In the deliciously off-kilter Barry Munday, out now, actor Judy Greer plays Ginger, a world-weary misanthrope who gets knocked up after a one-night stand with Barry (played by the unexpectedly hilarious Patrick Wilson). Shortly thereafter, Barry, a lecherous schmuck, falls for an underage woman, whose father then bludgeons his private parts in a movie theater. He’s left unable to reproduce after undergoing an emergency operation, which is precisely when Ginger, the mother of his unborn child, re-enters his life. It’s a comedy with heart but, as the delightful Greer explains, no balls.
Although she’s loveable, Ginger is also a total curmudgeon. What drew you to the character? I loved the idea of playing someone who was sort of caustic. She takes a real journey throughout the movie, which is pretty rare for me. I’ve gotten to work with amazing people and do amazing movies, but sometimes my roles don’t have a beginning, middle, and end, so this was a really big one for me. I was also so intrigued by the idea that Patrick Wilson had signed up to play Barry Munday. I was like, What—he’s the most amazing actor and he’s going to play this crazy, weird character?
He kind of plays a buffoon. Patrick is so funny. That’s been established on stage for him, but not so much in film. I’m sure people will be totally shocked and excited by his performance in this movie. Barry is really funny, but in this weird, quirky way, and Patrick’s sense of humor is weird and quirky. I think the two of them are similar in that they both have a lot of heart and they’re both really good people—Barry just isn’t as evolved emotionally. And they both love Van Halen to a degree that I’ve never seen before.
Did you learn anything from this film? Working with Patrick, Chloë Sevigny, and Jean Smart—it was bananas. I really wanted them to be impressed by me and I think that sometimes it’s good to go into a job wanting that. I guess you could say this movie inspired me.
Were you in a rut prior to Barry Munday? I got cast in this movie during the Writers Strike, when there was a frenzy about getting work and about how long the strike might last. Things got really bad. Everything was weird and it felt so business-y to me. I kind of forgot about the art of making movies. This movie was inspiring to me because it reminded me that you don’t need millions and millions of dollars to make a movie, and it’s fun, man. Every single day my alarm would go off really early and I’d pop out of bed, go to Starbucks, and get to work so happy to be there.
Chloë Sevigny, who plays your sexpot sister in the movie, originally eyed the role of Ginger. Could you have seen her playing that part? I think that Chloë would have been an amazing Ginger, and the fact that she took the role of Jennifer after I had been cast as Ginger… I was just so flattered. I was so in awe of her and nervous to meet her. It was so great to meet her and have her say, “I’ve always liked watching your movies.” I was like, Oh my God!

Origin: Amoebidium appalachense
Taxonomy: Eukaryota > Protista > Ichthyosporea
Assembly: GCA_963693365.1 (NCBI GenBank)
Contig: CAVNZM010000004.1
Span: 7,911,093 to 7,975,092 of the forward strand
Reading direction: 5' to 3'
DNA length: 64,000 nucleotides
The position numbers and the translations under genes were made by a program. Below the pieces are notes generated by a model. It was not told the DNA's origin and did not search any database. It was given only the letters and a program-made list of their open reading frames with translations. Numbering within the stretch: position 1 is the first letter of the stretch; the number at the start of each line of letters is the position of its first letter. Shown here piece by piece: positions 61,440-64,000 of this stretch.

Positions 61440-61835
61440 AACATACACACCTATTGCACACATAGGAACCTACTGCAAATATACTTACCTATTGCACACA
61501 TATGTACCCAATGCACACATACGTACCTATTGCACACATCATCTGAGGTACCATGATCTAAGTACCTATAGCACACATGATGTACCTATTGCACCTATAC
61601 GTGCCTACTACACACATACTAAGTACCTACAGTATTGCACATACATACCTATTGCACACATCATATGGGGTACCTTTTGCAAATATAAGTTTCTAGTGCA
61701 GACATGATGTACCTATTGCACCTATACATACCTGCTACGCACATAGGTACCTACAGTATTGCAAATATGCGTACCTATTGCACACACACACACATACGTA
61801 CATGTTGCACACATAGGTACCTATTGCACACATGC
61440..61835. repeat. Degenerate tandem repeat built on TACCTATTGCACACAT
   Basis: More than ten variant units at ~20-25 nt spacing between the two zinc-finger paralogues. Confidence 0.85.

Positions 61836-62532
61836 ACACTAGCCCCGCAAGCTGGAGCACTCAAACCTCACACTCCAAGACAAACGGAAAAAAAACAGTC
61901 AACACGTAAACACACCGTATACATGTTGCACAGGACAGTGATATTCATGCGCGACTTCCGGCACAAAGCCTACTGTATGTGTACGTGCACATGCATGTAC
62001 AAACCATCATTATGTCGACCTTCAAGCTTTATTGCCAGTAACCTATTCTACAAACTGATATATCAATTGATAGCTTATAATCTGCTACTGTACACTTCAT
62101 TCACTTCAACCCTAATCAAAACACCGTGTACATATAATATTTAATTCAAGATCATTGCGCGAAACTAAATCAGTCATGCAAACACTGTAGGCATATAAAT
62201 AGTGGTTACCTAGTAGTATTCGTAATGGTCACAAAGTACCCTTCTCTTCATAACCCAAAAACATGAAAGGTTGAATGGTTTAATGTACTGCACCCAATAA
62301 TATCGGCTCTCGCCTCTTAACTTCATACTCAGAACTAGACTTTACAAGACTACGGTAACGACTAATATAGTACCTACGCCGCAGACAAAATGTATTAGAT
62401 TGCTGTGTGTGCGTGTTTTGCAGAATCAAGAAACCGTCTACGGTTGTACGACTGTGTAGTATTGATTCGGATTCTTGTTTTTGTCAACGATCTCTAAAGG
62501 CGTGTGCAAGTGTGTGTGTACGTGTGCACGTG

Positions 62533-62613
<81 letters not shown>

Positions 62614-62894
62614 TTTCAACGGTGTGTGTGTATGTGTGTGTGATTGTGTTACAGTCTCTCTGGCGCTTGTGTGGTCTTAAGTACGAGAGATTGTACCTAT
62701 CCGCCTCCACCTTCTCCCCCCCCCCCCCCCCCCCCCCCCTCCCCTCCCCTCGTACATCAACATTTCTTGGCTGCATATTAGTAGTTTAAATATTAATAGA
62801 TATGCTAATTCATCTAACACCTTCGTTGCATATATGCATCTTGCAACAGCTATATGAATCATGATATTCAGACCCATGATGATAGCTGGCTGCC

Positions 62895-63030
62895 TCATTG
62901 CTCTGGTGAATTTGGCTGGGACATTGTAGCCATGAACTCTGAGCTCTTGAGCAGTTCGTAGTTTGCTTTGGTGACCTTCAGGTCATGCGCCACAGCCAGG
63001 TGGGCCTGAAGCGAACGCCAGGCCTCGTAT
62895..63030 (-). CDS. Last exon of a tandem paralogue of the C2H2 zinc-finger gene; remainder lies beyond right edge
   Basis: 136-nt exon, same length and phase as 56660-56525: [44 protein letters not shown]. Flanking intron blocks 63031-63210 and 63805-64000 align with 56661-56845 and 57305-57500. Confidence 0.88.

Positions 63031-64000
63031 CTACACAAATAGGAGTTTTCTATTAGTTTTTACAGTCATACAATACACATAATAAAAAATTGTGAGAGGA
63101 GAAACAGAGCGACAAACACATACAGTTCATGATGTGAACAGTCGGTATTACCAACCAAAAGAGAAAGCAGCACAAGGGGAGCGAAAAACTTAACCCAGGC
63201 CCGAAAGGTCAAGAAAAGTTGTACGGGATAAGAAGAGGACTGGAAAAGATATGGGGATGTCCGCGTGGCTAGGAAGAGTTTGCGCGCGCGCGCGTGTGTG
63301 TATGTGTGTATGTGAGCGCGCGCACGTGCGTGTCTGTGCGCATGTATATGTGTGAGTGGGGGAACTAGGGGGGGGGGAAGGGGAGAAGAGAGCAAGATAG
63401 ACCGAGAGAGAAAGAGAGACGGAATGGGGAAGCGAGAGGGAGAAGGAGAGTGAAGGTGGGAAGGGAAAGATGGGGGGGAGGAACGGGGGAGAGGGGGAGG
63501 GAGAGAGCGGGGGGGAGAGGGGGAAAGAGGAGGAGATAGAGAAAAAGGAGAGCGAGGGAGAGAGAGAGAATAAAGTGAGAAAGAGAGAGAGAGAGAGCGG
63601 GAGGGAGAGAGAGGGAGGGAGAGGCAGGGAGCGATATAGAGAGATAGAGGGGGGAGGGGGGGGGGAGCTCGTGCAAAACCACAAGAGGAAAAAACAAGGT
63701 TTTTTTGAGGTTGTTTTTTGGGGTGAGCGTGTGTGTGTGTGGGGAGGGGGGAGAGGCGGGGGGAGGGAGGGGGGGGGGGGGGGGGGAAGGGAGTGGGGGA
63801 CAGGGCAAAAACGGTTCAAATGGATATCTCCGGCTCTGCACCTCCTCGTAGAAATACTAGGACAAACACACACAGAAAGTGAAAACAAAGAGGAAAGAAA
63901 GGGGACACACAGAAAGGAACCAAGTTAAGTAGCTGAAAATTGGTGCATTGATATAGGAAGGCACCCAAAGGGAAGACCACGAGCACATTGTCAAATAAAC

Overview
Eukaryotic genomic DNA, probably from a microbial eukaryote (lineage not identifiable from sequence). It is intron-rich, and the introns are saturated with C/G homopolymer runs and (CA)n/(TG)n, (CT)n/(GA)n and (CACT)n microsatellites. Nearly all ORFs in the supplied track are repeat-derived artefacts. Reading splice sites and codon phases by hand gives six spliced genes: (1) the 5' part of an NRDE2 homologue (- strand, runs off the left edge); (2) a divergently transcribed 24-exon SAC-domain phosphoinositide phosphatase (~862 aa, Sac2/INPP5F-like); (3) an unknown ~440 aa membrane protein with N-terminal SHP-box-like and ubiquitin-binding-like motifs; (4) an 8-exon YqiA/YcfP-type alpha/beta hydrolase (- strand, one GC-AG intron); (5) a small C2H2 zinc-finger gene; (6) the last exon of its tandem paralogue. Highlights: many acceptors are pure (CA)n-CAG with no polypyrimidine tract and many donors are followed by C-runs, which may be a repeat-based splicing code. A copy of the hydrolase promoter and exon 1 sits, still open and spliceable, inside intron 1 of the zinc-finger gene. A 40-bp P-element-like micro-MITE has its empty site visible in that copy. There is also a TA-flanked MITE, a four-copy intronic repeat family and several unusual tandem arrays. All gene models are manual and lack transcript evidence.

It’s funny to hear you say that you’re still in awe of other actors. I enjoy thinking that they’re not just like us, you know, like the celebrity section of tabloids where it says, “Celebrities are Just Like Us!” I like the mystery and glitz of Hollywood.
Have you ever been photographed shopping for groceries or filling a tank of gas? David Schwimmer and I were having lunch one day in New York, and there was some shot of us in a magazine. My aunt Judy was so excited that she cut it out and put it on her fridge. It was kind of embarrassing.
Speaking of being in awe of actors, you recently filmed The Descendants with George Clooney. This was the second time you two had worked together, after David O. Russell’s Three Kings from 1999. What was it like to reconnect with him? Nothing against George at all, because he is the bee’s knees and everything that anyone says about him is true—he is such a gentleman and so disarming and wonderful—but I was completely star-struck by [director] Alexander Payne. One of the movies that made me want to be an actor was his film, Citizen Ruth. I was already in theater school, but I didn’t know if I was ever going to be an actor. But when I saw Laura Dern’s performance in that movie, I was just like, That is what I want to do. My audition for The Descendants was hard because I was trying to pull it together, but I was just like, Oh my god, you’re so good! I filmed that one in Hawaii with Alexander and Payne and George Clooney and I kept thinking, I’m in Hawaii? With these two? What the fuck! Who am I? It was so bananas!
Do you still get nervous on the first day of filming a new movie? I never, ever sleep the night before my first day of work. It’s not panic, exactly, but I think there is a healthy dose of nerves, which I actually find to be helpful: What’s it going to be like? Who am I going to be friends with? Who am I going to like? Who am I not going to like? What if I forget my lines? I’m not going to forget my lines! What if I look ugly? I won’t look ugly. It’s like talking to my evil twin. She’s always like, “You’re gonna mess up!” And then I’ll talk to a friend who’ll say, “No you’re not! You’re a professional, Judy! This is what you do.”